The quiet canyon in the Red Rock country of Utah has given excessive impetus to the imagination of the world.
Members of the Utah Department of Public Security’s Aero Office assisted Wildlife Resources in a routine count of big-horned sheep on Nov. 18 when they spotted the monolith – a tall, metallic reflective structure clearly placed there.
But the question was: by whom?
The Department of Public Safety admitted that it did not know who – or what – installed the monolith, nor does it tell the public exactly where the structure is located in the large and distant southeast corner of the state.
The first guess of the public: strangers, of course. Theories and jokes abounded. Who only got stronger after the Federal Office of Agriculture announced on Saturday that the monolith had suddenly disappeared. In its place stood a pile of rocks that appeared in memory of the missing structure.
“#WhereDidItComeFrom #WhereDidItGo,” the San Juan County sheriff’s office wrote on Facebook.
Pilot Bret Hutchings said that when one of his officers spotted the monolith, it seemed like a scene from Stanley Kubrick’s “2001: Space Odyssey” classic.
“It was like,” Húúúúúúúúúúúúúúú, héééééééééééééééééééééééééééééééééééééééééééé! And I was like, “What?” And he sounds like, “There’s something here – we have to look!” “Hutchings told NBC’s subsidiary, KSL in Salt Lake City.” We just flew just over the top by accident.
People immediately started making alien jokes, and when the monolith disappeared, the jokes didn’t.
The alien geg has become so popular that CNN has even run a headline saying, “The Utah monolith was probably not the work of strangers,” which means there’s little chance the extraterrestrials actually put it there.
In his post on the disappearance, the sheriff’s department entertained alien theories, posted a collage of aliens from the movies on Facebook, and asked residents to “recognize anyone from the set-up as the one in the strange structure area on the night of November 27th. “
But while the monolith was still in the canyon, a more acceptable theory emerged.
Hutchings, the pilot, admitted that the silver monolith looks like some kind of “new-wave” art installation, and people quickly wondered which one.
One theory is that the monolith was the work of Petecia Le Fawnhawk, a Southwestern artist who had previously lived and worked in Utah. Le Fawnhawk had previously installed statues in the desert, but told Artnet News that although he “was thinking of installing secret monuments in the desert,” he “can’t claim that.”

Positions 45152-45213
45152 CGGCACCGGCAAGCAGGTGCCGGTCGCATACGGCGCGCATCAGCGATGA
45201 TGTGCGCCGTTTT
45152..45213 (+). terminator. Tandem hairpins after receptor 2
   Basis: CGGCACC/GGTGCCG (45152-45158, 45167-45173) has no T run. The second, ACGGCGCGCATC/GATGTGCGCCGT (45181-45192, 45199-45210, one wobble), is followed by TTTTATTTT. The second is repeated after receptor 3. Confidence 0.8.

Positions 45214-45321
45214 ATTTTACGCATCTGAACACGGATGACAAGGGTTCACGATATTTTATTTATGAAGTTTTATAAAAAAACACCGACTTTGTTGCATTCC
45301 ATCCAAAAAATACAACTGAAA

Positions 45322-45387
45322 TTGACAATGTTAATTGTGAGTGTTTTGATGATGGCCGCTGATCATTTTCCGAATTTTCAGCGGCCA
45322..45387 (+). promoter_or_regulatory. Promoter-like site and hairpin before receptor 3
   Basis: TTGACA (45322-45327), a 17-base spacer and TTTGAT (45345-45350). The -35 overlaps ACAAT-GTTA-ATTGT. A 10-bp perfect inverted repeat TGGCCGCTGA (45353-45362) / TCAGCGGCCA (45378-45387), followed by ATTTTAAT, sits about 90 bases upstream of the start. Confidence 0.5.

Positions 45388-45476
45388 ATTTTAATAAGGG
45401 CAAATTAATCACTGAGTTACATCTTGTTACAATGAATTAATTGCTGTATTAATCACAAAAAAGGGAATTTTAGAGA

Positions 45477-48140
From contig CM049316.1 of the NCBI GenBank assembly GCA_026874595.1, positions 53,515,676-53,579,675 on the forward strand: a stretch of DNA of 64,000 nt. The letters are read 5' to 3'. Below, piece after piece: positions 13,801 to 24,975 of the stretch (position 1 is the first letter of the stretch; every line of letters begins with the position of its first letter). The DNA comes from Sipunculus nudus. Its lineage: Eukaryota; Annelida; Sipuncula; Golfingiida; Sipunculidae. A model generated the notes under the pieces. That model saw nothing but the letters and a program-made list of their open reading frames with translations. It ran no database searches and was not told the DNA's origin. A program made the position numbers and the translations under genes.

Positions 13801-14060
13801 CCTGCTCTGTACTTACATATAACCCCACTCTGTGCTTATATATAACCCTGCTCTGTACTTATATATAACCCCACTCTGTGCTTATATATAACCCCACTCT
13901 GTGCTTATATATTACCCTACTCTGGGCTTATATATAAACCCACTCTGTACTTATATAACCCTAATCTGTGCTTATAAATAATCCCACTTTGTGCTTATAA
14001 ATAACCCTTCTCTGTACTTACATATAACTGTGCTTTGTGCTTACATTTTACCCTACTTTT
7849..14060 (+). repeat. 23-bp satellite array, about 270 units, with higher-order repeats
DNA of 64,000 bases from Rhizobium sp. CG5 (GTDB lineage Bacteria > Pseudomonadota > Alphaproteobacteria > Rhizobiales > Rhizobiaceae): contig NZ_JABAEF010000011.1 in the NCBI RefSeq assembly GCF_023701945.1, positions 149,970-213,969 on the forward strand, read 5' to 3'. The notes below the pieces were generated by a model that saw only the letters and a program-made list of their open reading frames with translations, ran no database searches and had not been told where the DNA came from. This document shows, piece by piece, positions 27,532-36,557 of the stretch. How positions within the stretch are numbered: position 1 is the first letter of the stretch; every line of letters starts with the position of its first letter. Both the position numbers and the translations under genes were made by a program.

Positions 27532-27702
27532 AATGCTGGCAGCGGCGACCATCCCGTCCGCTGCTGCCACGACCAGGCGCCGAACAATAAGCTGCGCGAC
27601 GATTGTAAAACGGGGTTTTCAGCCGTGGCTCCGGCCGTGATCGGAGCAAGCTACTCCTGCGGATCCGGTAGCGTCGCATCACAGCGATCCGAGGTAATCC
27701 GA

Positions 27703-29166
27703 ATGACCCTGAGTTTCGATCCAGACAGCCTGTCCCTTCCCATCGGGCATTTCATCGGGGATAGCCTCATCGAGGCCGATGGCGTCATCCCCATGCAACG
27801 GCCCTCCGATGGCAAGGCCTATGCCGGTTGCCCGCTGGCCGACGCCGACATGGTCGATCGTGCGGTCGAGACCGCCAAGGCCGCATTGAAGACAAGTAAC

Others, including The Art Newspaper, claimed it immediately scanned the monolith as the work of sculptor John McCracken, who died in 2011 and lived in New Mexico.
David Zwirner, whose gallery represented McCracken and presented his work, originally said he thought the structure was McCracken, but has since changed his mind.
“I love that this will be John’s work, but when you look closely at the photographs of the Utah monolith, you’ll see rivets and screws that aren’t in line with how John wanted to build his work,” Zwirner said in a statement, “He was a perfectionist. Although I know this “It’s not John’s work, I also know he would have been happy with the location in Utah and appreciated the mystery around the work. We all think it’s a wonderful tribute.”
A spokesman for the State Department of Public Security said the monolith was clearly “someone’s art installation or experiment.”
And yet, the mystery also surrounds the fact that the statue has been in a remote, rarely traded corner of Utah ever since. A public security spokesman said it could have been there since the 1940s or 50s.
One Reddit user, who named him too profusely for publication, claimed to have found the exact location of the statue with satellite imagery and field analysis. Based on the analysis, some believe it was placed in the canyon only after McCracken’s death.
And as interest in the monolith seemed to stall, another – perhaps a copy – the second monolith was discovered in Romania, which could be much more.